AutomatedBuildings.com
Article - Sept 2000
[Home Page]

Babel Buster Network Gateways: Big Features. Small Price.
Control Solutions, Inc. - Minnesota

(Click Message to Learn More)

What are some of the practical implications of compliance with ASHRAE Standard 62-1999?

Len Damiano, EBTRON, Inc

Contributing Editor


Most "model" and local building codes, plus all Federal construction requirements, reference the "national" consensus standard for ventilation and/or the ventilation rate tables that it contains. The latest version of the standard became effective January 4, 2000, wherein Section 5.1 states: "Ventilating systems may be mechanical or natural. When mechanical ventilation is used, provision for air flow measurement should be included." (Par. 5.1, p.4)

When a single air handler serves multiple zones, the Standard provides a formula for compliance (Equation 6-1, par. 6.1.3.1). Outside air intake setpoints are dynamic in VAV systems and must be continuously reset as zone flow rates change. This requires accurate airflow measurement: at the intake, total supply, and into each occupied zone.

With precision airflow measurement instrumentation installed, meeting the requirements of ASHRAE 62-1999 is assured, under all internal and external operating conditions.

CUBEThe "Multi-Zone Equation" quantifies the zone dilution air requirement based on the outside air portion of all zones at a given airflow rate to each, and rewards the system for unused recirculated outside air from over-ventilated areas. The dynamic quantification and calculations required indirectly demand the accurate measurement of the airflow rates at the outside air, supply air and individual zone air volumes. And, in order to have any chance of optimizing control in VAV systems these airflow rates should at least be continuously monitored.

EBTRON's Technical Bulletin TB202.1-99 offers mathematically conservative examples of the impacts that can be expected due to inaccurate airflow measurements on multi-zone systems. The examples offered assume that errors at a typical VAV box can easily exceed 20% of reading when the system turn-down is greater than 2:1 or 50% of maximum. Based on a more normal turndown ratio of 4:1, error could be as great as 100%.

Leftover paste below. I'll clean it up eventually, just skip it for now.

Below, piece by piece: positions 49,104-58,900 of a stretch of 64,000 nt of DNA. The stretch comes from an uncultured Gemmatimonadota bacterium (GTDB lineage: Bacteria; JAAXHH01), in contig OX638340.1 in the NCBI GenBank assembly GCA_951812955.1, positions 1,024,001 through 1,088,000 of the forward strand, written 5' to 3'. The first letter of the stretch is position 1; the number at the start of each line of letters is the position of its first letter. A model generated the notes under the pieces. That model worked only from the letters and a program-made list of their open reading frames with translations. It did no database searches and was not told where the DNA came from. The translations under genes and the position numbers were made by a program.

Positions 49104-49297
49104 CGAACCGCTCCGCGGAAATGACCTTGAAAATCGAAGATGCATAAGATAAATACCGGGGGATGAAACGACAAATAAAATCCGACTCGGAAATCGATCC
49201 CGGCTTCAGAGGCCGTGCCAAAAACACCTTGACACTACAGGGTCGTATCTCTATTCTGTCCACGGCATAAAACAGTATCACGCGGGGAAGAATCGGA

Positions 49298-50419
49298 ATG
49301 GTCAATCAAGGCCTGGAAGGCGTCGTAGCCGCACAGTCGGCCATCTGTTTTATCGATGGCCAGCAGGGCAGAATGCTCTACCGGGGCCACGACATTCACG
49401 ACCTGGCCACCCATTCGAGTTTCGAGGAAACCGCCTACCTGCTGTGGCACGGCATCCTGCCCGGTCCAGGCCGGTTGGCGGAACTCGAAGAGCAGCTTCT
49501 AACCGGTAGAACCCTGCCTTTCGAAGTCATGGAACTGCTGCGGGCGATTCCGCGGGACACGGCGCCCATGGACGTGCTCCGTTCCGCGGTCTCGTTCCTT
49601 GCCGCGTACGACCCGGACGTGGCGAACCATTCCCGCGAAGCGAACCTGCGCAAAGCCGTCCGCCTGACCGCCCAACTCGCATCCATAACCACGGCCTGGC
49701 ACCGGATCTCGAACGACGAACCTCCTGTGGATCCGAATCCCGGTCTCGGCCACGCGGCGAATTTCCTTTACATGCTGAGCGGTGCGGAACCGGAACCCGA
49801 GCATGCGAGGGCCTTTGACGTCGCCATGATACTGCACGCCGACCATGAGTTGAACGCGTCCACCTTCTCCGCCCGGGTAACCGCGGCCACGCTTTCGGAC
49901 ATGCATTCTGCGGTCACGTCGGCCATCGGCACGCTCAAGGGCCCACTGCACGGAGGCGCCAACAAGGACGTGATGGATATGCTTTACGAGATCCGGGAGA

If a 20% error can be assumed as probable, the impacts on the outside air setpoint will be dramatic. The example in the Technical Bulletin produced a range of setpoint error rates based on an assumed error at the VAV box, as follows:

These errors are beyond the point one can reasonably predict or make allowances for in system design and component selection. Therefore, for compliance, building ventilation design and operation MUST provide:

  1. The ability to determine the outside airflow rate at all times;

  2. The ability to determine the supply airflow rate at all times, so that the outside air fraction can be controlled;

  3. The ability to accurately measure the airflow rate to each zone and report that information back to a controller, so that the outside air fraction can be calculated.

No other method used to control dilution ventilation rates is more effective, stable or reliable than direct airflow measurement.

The "standard of care" in ventilation design has always included compliance with ASHRAE Standard 62, but the importance of conformance with this codified standard has increased with: the national focus on Indoor Air Quality issues, the exploding numbers in personal injury litigation and national energy conservation efforts.

Direct measurement provides a positive and secure means of control, as well as a simple method to document measurements in real-time with trend-logs. Positive, continuous control and documentation are both required in ASHRAE 62-1999.

The documentation provisions of Section 6.3 can be satisfied by logging the data, as collected from each measurement point for control input. Logging the data automatically will significantly reduce the designer's long-term exposure to liability or immediately highlight any unforeseen deficiencies, allowing timely corrections. Any long-term degradation observed in the system, if it actually exists, could determine who should bare the burden of responsibility - building operations or the designer.

Steps for Ventilation Code Compliance

  1. Obtain code design documentation from a design professional, listing outside air ventilation rates for each occupied zone. Keep documentation current. 
  2. Have your design professional review your HVAC system and recommend any changes that may be required. 
  3. Install permanently mounted, high accuracy airflow sensors at every outside air intake (and at each occupied space in multi-zone VAV systems). 
  4. Continuously control and reset the outside air intake to meet the dilution air requirements of each occupied space. 
  5. Maintain building pressure by maintaining a positive pressurization flow to avoid moisture buildup within the building envelope, thus reducing the potential for mold and fungal growth. 
  6. Have all the monitored data regularly reviewed by a design professional.

Following these steps will allow your building's occupants to feel secure that all code requirements are being met continuously and provides the flexibility to meet most future changes.


Securing Buildings Newsborder=
[Click Banner To Learn More]

[Home Page]  [The Automator]  [About]  [Subscribe ]  [Contact Us]

Events

Want Ads

Our Sponsors

Resources